The team behind Rocketman have pulled off the most astonishing feat. Against all the odds, they have managed to produce a two-hour greatest hits musical that turns one of the most flamboyant, gifted and charismatic performing artists of the modern era into a bit of a bore.
A lot of words have been written and spoken about Sir Elton John over his 50 years in showbiz, but “dull” is not usually among them.
But there’s no alternative but to invoke it in this instance. It’s as if the piano-playing showman’s character was squeezed into a trouser press every time it looked like developing a third dimension.
He is played by Taron Egerton in Rocketman, a Hollywood retelling of the pop star’s life story. The actor succeeds in bringing out the singer’s down-to-earth humour, but fails to bare his soul.
It doesn’t help that he looks more like Phil Collins than Elton John when off stage, and not unlike 1980s children’s TV personality Timmy Mallet when on it.
The film starts as it means to go on. And I mean, go on. Elton is in group therapy talking about his addictions: to alcohol, drugs, sex, bulimia, shopping. The other participants can’t get a word in edgeways as the man from Pinner bangs on about himself.
We revisit this group throughout the film, with his outfits becoming more stripped back each time – from a winged Devil outfit (bad, fake Elton) to a dreary brown dressing gown (real Elton, stripped of artifice).
These are the layers being peeled back to reveal his true identity. Except it never is revealed.
We go from addiction story to back story for a while until the two become one and everything that was good about the film (warmth, self-deprecating humour, seamless segues between music, action and time) is lost in yet another scene of Elton Hercules John overindulging.
It’s a rock ‘n’ roll cliché at the best of times, but is overplayed here to such an extent as to suggest (ridiculously) it is the only interesting thing to say or reveal about a sensitive, artistic man blessed with a special talent to touch the hearts and minds of millions of people across the globe.
It’s a shame, because there’s a potentially great movie buried under the empty vodka bottles. There are glimpses of what could have been in an early rendition of I Want Love sung as an ensemble piece by Elton when a boy, his distracted mother (Bryce Dallas Howard), detached father (Steven Mackintosh) and supportive granny (Gemma Jones) – all of whom are in need of a bit of love.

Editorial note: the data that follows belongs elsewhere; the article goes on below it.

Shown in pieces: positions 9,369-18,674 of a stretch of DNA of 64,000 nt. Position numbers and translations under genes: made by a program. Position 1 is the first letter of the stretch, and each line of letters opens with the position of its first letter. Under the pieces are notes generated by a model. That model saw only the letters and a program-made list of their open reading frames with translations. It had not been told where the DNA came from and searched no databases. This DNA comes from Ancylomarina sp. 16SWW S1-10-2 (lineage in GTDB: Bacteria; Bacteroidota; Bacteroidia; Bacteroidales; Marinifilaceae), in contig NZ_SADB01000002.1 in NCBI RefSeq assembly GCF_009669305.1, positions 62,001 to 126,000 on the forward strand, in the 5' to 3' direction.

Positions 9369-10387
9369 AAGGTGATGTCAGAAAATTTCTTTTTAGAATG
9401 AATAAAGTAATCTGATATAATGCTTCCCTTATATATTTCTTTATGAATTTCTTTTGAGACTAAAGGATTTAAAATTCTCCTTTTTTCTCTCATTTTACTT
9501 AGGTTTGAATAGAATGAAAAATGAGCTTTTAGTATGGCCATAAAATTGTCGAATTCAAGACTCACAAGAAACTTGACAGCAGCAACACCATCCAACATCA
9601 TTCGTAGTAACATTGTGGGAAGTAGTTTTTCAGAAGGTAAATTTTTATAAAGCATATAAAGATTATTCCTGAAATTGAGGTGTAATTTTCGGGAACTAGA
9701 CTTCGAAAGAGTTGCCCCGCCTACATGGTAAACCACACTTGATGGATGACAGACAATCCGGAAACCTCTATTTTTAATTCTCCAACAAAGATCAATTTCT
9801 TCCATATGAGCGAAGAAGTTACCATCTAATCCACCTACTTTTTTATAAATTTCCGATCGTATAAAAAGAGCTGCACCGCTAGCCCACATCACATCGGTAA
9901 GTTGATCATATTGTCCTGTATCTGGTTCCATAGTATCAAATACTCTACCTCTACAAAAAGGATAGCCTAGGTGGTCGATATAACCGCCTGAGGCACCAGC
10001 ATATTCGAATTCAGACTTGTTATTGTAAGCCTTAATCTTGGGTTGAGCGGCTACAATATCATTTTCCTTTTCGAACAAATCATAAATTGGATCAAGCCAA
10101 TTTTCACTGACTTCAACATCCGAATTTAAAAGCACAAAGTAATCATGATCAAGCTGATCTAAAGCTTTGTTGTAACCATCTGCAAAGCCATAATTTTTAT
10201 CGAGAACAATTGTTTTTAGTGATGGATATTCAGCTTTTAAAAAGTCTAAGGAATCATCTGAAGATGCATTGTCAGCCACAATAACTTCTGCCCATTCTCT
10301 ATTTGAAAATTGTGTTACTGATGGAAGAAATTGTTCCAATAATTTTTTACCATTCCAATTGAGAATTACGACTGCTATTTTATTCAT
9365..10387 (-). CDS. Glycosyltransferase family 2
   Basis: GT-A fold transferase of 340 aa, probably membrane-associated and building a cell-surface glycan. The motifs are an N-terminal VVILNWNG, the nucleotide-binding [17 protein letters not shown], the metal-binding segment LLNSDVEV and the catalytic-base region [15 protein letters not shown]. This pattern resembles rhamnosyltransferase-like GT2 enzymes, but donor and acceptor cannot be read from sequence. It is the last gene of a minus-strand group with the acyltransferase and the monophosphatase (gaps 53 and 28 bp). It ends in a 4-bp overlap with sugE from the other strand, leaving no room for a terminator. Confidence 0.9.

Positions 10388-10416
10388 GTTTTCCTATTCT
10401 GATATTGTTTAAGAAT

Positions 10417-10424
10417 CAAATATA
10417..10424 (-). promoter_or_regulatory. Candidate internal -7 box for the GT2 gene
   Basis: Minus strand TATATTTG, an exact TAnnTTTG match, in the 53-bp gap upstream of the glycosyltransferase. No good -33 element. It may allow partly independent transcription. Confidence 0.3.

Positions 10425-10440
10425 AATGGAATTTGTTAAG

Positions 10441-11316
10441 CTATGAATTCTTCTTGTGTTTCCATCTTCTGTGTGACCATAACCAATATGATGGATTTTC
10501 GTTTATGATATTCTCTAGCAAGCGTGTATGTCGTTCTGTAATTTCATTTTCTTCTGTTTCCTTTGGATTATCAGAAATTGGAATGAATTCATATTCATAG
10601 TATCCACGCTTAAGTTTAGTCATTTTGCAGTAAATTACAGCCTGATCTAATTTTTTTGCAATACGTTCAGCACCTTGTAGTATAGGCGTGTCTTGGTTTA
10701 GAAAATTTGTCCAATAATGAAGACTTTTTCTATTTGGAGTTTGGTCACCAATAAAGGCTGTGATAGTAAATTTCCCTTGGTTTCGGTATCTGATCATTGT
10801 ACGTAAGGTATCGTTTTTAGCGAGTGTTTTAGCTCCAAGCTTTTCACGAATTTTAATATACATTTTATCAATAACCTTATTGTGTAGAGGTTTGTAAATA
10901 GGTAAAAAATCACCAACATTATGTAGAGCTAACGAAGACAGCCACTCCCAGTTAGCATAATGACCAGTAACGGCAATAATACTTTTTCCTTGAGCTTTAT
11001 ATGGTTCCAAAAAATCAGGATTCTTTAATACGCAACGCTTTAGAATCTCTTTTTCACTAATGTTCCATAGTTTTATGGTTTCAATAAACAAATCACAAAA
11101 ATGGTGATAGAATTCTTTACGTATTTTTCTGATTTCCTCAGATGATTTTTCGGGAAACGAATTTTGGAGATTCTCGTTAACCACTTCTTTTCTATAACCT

This is the untended soil from which a dumpy, shy young lad called Reginald Dwight grew into Elton John, superstar. It is fertile ground for a decent biopic, which Rocketman might have flowered into had it not been stifled by the addiction saga running though it like Japanese knotweed.
There are moments of genuine cinematic drama, most of which occur in the first half. A particular highlight takes place at Doug Weston’s legendary Troubadour club in West Hollywood. It is August 1970 and Elton John and his songwriting partner Bernie Taupin (Jamie Bell) are giving America a first shot.
Bernie comes racing backstage from the bar to tell Elton that Neil Diamond and half of the Beach Boys are out front waiting to hear him play. The news gives the already nervous singer the yips. He hides in the loo before being coaxed out to triumphantly take the stage by storm with a blistering Crocodile Rock. You’re enthralled. It’s great. This is the moment Elton John takes off. And then…
Director Dexter Fletcher (who was brought in to complete last year’s Oscar-winning Queen biopic Bohemian Rhapsody after Bryan Singer was fired) labours the point with unnecessary visual metaphors as our newly discovered star floats up in the sky, while his audience, who are swept off their feet, levitate.
Rocketman is far from a disaster – it couldn’t be given Elton John’s back catalogue – but it is a disappointment, a missed opportunity. Lee Hall’s script is fine, the acting is fine, the directing is fine and the music is great – although Taron Egerton can’t sell a song like Elton John, but then few can.
The problem is superficiality. We see a lot of Elton John but we never get to know him. All the sex ‘n’ drugs give an illusion of candour but it’s really a mask to hide behind. The rags-to-riches element is told in a fairly perfunctory fashion, albeit lifted somewhat by the way in which the John/Taupin songbook is neatly weaved in for dramatic emphasis.
But then I suppose that’s what you get when the subject of a biopic is also its authoriser and executive producer (his husband David Furnish has a producer credit). Critical distance is a difficult thing to achieve in such circumstances.
Maybe he was hoping for a companion piece for Billy Elliot, a story that he has said mirrors his own. The presence of Lee Hall and Jamie Bell (both Billy Eliot alumni, as is Elton John, who provided songs for the stage musical) suggests that might have been the case.
If so, Rocketman doesn’t miss by a mile. There’s plenty to enjoy. But it does miss.